RICHARD WILLIAMSON: Tittle-tattle chitter-chatter of sedge warblers

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Would you say warblers warble? In human terms a warbler could be a tap-room hero, a coloratura soprano colouring her top notes with vibrato, or a new presidential candidate filling in air space with wild promises.

Warblers are also birds which come here for the summer and sing songs that unlock the doors to spring. I hear a willow warbler in the garden and all those doubtful days of winter have fled over the horizon.

The sun is back again, I feel warm, the garden is growing, the woodland flowers spreading their dense mats of white and yellow and blue and everything smells beautiful. A weight seems to lift from the shoulders. Good heavens; willow warblers don’t warble! Even the scientific bird books rhapsodise briefly: ‘Liquid musical cadence; downscale ending in sad-sweet flourish.’

Another summer visitor here is the blackcap warbler, with its brilliant song sung at breakneck speed which even those needing deaf-aids can hear a hundred yards away.

I shall wander along the banks of Chichester canal and hopefully hear a loud, abrupt burst of dazzling sound like silver bells coming out of the rushes at my feet from an invisible throat. That will be a Cetti’s warbler.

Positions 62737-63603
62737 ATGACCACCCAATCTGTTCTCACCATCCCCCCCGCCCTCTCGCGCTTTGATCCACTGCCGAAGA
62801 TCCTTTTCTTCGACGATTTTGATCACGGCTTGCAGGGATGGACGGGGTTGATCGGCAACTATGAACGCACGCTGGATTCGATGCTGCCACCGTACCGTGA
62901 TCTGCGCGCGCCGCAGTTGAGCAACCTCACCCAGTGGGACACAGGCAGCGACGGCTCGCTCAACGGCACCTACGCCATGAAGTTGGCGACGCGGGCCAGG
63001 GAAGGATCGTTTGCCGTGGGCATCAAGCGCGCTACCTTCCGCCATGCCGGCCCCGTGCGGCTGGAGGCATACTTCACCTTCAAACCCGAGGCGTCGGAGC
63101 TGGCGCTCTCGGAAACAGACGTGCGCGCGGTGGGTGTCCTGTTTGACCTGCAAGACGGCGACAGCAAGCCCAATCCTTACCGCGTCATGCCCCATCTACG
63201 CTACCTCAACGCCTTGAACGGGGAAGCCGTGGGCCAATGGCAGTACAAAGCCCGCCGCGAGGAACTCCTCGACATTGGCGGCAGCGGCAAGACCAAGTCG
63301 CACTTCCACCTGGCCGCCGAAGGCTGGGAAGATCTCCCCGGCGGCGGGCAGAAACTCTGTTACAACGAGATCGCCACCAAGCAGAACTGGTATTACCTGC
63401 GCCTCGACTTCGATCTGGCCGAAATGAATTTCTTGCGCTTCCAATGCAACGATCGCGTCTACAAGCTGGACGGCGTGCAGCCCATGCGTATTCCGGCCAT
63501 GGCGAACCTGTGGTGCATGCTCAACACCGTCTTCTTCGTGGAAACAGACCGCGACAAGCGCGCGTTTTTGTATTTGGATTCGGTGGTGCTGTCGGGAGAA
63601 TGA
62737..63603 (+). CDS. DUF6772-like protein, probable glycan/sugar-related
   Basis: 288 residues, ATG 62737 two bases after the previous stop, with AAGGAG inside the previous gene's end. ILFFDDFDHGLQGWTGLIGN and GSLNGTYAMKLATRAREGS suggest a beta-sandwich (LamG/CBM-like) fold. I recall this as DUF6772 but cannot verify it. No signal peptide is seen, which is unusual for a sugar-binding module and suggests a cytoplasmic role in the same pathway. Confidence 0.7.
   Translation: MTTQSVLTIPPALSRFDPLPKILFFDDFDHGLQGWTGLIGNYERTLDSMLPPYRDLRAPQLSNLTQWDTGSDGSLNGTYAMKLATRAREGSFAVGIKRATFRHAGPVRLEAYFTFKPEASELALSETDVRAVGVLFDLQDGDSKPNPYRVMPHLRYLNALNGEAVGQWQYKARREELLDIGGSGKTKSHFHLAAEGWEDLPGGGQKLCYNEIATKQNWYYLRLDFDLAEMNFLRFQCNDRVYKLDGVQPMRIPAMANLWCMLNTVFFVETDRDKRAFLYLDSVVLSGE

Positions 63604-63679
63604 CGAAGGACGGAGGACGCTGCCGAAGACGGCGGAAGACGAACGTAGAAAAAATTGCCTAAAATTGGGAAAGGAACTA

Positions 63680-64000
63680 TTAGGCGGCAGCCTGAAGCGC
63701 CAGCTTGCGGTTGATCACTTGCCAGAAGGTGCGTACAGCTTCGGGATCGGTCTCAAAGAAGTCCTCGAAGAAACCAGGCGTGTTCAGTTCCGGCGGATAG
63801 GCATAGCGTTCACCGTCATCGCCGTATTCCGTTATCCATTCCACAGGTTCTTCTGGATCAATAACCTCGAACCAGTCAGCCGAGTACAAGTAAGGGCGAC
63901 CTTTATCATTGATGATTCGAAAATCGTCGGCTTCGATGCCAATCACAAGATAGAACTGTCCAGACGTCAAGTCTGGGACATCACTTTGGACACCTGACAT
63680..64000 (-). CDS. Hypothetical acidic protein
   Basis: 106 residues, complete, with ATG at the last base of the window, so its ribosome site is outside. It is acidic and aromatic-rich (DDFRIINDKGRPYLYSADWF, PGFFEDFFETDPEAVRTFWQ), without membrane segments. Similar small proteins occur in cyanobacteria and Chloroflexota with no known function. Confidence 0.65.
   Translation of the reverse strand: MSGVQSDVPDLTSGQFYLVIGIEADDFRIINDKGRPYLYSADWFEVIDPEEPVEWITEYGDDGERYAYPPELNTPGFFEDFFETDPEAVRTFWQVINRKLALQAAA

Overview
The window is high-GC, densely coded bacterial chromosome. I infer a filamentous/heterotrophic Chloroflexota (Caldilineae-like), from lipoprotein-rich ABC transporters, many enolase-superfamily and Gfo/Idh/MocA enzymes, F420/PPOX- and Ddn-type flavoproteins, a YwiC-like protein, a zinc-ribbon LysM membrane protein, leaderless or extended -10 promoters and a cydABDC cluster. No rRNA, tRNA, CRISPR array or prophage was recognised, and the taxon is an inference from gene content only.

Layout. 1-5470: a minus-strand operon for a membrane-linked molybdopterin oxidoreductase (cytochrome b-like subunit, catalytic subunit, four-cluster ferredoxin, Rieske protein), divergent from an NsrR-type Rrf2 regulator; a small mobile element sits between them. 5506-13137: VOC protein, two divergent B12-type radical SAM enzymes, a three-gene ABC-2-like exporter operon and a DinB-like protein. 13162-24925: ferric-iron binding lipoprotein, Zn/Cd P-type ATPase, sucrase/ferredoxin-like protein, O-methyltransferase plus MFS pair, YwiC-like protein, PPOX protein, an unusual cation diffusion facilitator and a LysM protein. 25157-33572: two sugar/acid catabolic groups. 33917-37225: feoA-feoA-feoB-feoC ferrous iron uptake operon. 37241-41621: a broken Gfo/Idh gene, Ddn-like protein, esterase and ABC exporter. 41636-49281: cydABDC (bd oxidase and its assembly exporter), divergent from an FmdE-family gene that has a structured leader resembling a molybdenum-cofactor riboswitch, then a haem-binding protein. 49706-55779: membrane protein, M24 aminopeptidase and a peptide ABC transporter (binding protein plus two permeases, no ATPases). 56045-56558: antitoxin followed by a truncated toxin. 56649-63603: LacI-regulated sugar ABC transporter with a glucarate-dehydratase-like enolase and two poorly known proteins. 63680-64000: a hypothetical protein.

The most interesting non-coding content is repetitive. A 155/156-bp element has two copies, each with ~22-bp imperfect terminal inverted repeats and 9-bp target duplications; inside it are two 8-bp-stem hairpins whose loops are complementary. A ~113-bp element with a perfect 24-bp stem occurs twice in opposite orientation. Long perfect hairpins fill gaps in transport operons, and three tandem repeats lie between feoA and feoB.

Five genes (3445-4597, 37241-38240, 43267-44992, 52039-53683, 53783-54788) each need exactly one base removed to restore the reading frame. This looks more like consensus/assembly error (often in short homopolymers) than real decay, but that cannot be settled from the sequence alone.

There used to be a most extraordinary sound in Sussex that was as distinctive as Schubert’s song of the spinning wheel. That was the grasshopper warbler which is now rare.

Forty years ago summer nights under the moon in the Cowdray woods was a magical experience as these normally invisible mouse-like birds climbed up bramble stems and let fly their everlasting torrent of sound. All on one note, repeated at the speed of a stick on the spokes of a bicycle wheel, this amazing song came non-stop from their yellow throats for hours on end. They breathed on the song, without a single pause. But then I shall hear the tittle-tattle chitter-chatter of sedge warblers in the ditches down the Arun banks, and that peculiar mechanical jag-jag-jag chirrup-chirrup-chirrup of the reed warbler by Greatham Bridge or Thorney Deeps. You might agree then, that these are just warblers; making unmelodious sounds for the sake of it.

Yet the repetitions ring out like church bells pealing, sounds in themselves that can open a whole world of experience and pleasant memory. For Rachmaninov church bells heard in childhood became the dominant motif of almost every piece of music he composed. Think of the opening of his Third Piano Concerto for instance. 45 species of warblers warble in Europe. I love them all, even if most do just warble away inoffensively to themselves.

They really are the trumps, and with no ridiculous Donald Duck-like prattling of some human warblers.